They also talked with other legislators and fielded a number of “interesting” comments, according to Ringstaff.
He said the “Day on the Hill” was informative and productive, but when it was over, the same old concerns (about education) remained.
Dawn Robinson, the school board’s legislative contact person, teamed with board members Tom Cloud (chairman), Peggy Pesterfield, Richard Shaw and George Meacham in making the trip. Dr. Murl Dirksen and Steve Morgan were unable to attend due to personal conflicts.
Robinson, who stayed in Nashville a little longer than the other boards members, said it was a good Day on the Hill. “It’s important that school board members see the process of how bills become laws,” she said. “It also helps us to see bills that can be good for education.”
Ringstaff said the trip was good for him, since he got to meet other directors and school board members from across the state. “It was well attended,” he said. Ringstaff has been Cleveland’s director of schools since April 2011 and it was his first Day on the Hill.
The Cleveland director said city school board members were able to discuss some of their concerns, although a number of the controversial bills are expected later in this legislative session.
“One the bills we have concerns with (House Bill 2210) has been pushed back to next year,” Ringstaff said. This is the debate on whether or not home-schooled students should be eligible to play on public schools’ athletic teams.
The Cleveland delegation apparently opposed this measure, since it would be difficult to assure students are accountable for classroom requirements. “They’ve kicked it back a year,” said Ringstaff.
Another issue for Ringstaff and Cleveland board members is the ongoing debate on whether or not school directors (superintendents) should be appointed or elected. Local school officials oppose going back to an election of superintendents.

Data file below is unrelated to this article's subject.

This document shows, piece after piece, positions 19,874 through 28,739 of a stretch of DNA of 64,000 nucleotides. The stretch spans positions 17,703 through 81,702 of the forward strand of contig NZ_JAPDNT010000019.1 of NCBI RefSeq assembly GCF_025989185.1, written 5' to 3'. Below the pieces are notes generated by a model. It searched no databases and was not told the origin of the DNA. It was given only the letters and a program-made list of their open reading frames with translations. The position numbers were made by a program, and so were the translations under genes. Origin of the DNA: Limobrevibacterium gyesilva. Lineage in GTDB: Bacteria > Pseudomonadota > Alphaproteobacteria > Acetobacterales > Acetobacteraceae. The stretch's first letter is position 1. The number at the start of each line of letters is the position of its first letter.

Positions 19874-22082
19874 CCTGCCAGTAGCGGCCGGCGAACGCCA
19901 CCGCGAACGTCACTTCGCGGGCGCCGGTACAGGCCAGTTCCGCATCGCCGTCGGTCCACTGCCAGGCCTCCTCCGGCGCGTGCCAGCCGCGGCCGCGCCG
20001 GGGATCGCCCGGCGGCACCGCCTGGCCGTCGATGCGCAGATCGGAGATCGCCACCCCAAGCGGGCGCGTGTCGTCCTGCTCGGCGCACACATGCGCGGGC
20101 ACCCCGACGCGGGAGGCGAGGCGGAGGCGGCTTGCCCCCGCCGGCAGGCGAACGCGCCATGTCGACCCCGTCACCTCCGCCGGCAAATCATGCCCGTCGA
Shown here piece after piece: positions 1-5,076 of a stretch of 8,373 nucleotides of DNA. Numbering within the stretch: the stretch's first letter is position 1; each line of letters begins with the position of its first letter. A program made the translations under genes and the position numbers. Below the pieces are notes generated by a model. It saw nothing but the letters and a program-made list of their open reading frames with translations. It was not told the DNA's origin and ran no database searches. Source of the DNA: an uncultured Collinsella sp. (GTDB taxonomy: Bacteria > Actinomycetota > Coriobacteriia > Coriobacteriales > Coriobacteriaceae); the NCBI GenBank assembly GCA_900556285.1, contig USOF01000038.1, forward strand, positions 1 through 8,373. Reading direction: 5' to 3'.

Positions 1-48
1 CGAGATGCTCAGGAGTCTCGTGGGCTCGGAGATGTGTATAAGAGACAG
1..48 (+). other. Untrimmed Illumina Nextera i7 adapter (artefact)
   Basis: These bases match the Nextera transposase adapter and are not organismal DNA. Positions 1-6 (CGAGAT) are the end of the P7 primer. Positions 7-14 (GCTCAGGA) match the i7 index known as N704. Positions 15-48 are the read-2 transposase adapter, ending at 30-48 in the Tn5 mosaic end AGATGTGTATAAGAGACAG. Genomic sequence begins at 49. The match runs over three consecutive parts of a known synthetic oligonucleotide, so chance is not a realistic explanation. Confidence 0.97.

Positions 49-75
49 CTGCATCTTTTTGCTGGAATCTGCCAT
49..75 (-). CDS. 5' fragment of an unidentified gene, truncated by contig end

“Only three states in the country now have an election of school superintendents,” Ringstaff said. “That’s only 146 of 15,000 across the nation.”
During one of the discussions Tuesday, Rep. Richard Montgomery upset a number of school board officials when he indicated school boards need to do a better job of evaluating their directors of schools.
Montgomery, chairman of the House Education Committee, is from Sevierville. His statement on evaluating directors did not go well with school officials, since school systems across the state have a stringent evaluation process included in board policy.
Education Commissioner Kevin Huffman also spoke to school board representatives, said Ringstaff. “He discussed the No Child Left Behind waiver that Tennessee has received, and what it means to us,” Ringstaff said.
“We shared a number of our concerns with Watson, Brooks and Bell,” added the Cleveland director of schools. “Watson doesn’t represent us in the Legislature, but he’s interested in our concerns ... such as House Bill 2210 and the “Save Our Summers” effort.”
“I’m proud of all three legislators,” said Ringstaff. “They fight for us.”
He said another issue is the possibility of changing time-in-school requirements from days to hours. “Now, students are required 180 days. I believe hours would provide a more level playing field.
Another issue is the proposal to allow school board members to attend open meetings via video-conferencing. “With the new technology, this shouldn’t be an issue,” Ringstaff said. “This only makes common sense.”
The director of schools said the city board is opposed to any type of voucher program, and is cautious about charter schools.
Delores Greshman, Senate Education Committee chair from Somerville, also stepped on a few toes when she told school board members that money wasn’t that important to schools.
“The legislators, especially Montgomery and Greshman, made some interesting comments,” Ringstaff said in wrapping up his report on the city school board’s participation in the Day on the Hill.